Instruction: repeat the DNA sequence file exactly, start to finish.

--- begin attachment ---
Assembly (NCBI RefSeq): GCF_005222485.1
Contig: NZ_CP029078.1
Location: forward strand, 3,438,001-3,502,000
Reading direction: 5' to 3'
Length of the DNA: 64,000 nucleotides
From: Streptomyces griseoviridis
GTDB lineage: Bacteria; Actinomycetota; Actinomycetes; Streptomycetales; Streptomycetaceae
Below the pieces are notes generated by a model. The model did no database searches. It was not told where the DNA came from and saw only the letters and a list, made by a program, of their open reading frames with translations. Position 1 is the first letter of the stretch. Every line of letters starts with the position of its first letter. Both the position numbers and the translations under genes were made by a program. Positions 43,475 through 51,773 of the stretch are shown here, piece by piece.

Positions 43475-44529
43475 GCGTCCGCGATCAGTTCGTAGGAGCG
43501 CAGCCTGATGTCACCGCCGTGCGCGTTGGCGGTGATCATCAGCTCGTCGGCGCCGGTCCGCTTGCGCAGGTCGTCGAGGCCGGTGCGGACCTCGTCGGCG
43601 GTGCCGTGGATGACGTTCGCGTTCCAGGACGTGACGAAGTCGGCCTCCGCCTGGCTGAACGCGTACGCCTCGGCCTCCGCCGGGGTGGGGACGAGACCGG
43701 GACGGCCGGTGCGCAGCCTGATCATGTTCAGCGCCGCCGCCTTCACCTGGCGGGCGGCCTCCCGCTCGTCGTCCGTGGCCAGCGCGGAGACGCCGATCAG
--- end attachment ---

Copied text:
Assembly (NCBI RefSeq): GCF_005222485.1
Contig: NZ_CP029078.1
Location: forward strand, 3,438,001-3,502,000
Reading direction: 5' to 3'
Length of the DNA: 64,000 nucleotides
From: Streptomyces griseoviridis
GTDB lineage: Bacteria; Actinomycetota; Actinomycetes; Streptomycetales; Streptomycetaceae
Below the pieces are notes generated by a model. The model did no database searches. It was not told where the DNA came from and saw only the letters and a list, made by a program, of their open reading frames with translations. Position 1 is the first letter of the stretch. Every line of letters starts with the position of its first letter. Both the position numbers and the translations under genes were made by a program. Positions 43,475 through 51,773 of the stretch are shown here, piece by piece.

Positions 43475-44529
43475 GCGTCCGCGATCAGTTCGTAGGAGCG
43501 CAGCCTGATGTCACCGCCGTGCGCGTTGGCGGTGATCATCAGCTCGTCGGCGCCGGTCCGCTTGCGCAGGTCGTCGAGGCCGGTGCGGACCTCGTCGGCG
43601 GTGCCGTGGATGACGTTCGCGTTCCAGGACGTGACGAAGTCGGCCTCCGCCTGGCTGAACGCGTACGCCTCGGCCTCCGCCGGGGTGGGGACGAGACCGG
43701 GACGGCCGGTGCGCAGCCTGATCATGTTCAGCGCCGCCGCCTTCACCTGGCGGGCGGCCTCCCGCTCGTCGTCCGTGGCCAGCGCGGAGACGCCGATCAG